Sharing is Caring
You know when you finish reading a piece of writing and you feel something? It’s amazing, isn’t it? I find that it’s not just the feeling that the writing summons but the fact that before the writing I may or may not have been feeling anything intensely and then I feel something, sometimes a completely different something, intensely.
I’ve been reading a lot of haiku theory lately (See: The Haiku Handbook: How to Write, Share, and Teach Haiku by William J. Higginson and Penny Harter). One of my favorite discoveries about haiku and all tangible writing is this:
“If we are the writer, we share it (the moment of writing) with the reader. If we read a haiku, we share that moment, or one like it, with the writer…By recognizing the intimate things that touch us we come to know and appreciate ourselves and our world more.” (p. 6)
So when we write we share the inspiring thing we made the writing out of, whether it’s an event, a person, an object, a time, with whoever reads it and the reader, in turn, shares the same thing that we felt by experiencing an emotional reaction to the writing.
Here’s why I think this works: poet Carolyn Forche said that you must evoke the same feeling, in your writing, that you felt when you encountered the thing you want to write about. When you write, you must evoke that same feeling for your reader.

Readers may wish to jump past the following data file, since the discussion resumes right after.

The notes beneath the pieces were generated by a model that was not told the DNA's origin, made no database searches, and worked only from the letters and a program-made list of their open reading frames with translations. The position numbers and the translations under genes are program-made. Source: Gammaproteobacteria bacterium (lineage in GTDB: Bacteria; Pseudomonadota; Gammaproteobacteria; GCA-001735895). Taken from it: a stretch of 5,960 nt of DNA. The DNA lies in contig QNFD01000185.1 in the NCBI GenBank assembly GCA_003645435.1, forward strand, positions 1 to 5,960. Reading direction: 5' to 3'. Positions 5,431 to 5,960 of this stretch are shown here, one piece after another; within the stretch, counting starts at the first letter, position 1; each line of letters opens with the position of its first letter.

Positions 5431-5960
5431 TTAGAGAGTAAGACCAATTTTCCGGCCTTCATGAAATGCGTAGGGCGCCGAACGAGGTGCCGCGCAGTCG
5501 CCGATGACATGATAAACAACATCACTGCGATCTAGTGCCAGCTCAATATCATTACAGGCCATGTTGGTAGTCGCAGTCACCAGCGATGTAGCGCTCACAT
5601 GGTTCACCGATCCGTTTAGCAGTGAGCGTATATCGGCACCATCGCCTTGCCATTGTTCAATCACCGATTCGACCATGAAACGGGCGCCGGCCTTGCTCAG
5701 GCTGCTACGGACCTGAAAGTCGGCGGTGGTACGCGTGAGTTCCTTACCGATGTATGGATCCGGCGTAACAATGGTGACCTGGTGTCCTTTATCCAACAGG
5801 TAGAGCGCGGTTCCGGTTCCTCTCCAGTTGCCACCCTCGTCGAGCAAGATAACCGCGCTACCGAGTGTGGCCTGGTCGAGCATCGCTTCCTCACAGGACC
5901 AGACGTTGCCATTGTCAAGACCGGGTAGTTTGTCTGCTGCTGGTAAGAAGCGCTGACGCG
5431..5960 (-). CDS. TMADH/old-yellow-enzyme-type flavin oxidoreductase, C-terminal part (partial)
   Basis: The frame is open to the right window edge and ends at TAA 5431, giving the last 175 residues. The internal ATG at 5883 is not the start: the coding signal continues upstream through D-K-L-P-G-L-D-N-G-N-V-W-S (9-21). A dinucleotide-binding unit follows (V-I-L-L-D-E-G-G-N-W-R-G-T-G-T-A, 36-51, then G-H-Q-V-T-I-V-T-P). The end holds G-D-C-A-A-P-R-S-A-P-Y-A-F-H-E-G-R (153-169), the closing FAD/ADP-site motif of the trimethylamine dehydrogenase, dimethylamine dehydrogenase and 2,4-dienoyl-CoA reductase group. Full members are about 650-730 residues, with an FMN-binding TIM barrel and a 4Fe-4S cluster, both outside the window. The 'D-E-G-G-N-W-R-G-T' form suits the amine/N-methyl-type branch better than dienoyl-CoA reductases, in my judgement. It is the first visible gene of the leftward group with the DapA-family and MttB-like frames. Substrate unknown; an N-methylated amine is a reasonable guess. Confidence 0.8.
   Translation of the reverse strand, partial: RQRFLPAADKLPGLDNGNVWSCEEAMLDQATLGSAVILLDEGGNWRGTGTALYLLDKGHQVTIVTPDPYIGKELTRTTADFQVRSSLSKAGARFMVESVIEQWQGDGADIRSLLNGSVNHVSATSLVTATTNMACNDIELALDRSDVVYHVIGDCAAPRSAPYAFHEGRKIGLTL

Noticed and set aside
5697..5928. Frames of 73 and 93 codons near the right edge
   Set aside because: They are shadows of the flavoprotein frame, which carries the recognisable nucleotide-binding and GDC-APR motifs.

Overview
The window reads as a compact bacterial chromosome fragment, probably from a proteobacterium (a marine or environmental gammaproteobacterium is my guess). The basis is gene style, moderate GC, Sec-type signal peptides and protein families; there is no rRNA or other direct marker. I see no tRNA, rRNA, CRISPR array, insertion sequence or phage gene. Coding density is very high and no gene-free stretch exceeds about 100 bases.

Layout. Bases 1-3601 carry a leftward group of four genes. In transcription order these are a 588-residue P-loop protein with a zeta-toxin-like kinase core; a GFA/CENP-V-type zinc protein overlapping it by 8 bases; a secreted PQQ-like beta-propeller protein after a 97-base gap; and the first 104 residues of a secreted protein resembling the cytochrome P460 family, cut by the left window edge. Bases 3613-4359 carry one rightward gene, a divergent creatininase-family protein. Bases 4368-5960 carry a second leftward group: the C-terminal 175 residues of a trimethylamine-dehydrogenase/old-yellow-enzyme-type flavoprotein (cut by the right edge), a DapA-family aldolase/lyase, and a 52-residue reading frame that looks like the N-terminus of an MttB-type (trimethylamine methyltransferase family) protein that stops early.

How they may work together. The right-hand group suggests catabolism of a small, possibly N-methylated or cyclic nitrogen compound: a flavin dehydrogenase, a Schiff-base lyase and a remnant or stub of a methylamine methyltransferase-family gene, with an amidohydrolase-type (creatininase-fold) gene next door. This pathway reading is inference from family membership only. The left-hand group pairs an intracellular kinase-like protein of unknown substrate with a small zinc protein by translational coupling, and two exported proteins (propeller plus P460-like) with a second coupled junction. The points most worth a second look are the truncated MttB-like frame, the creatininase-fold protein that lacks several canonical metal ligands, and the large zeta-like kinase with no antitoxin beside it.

Today I encourage you to think about something you’ve read that has made you feel deeply and tell us about it in the comments.
Also think about how you translate your emotions into words. Do you feel what you felt at the beginning of the writing when you get to the end and re-read what you wrote? If not, why? Is it because you found inspiration in something else and went in a completely different direction or do you view your writing from a completely different angle?
Go read the contest entries for Week 2 HERE and experience an emotion. You have until tomorrow, Thursday, August 20, 11:45 p.m. EDT to cast your vote.
Week 3’s guidelines are HERE and the deadline is Sunday, August 23, 11:45 p.m. EDT. Go write something that will make us feel.
If you haven’t already, read up on the origins of a few nifty quotes HERE. I especially love the Alexander Pope one.
Have a great day!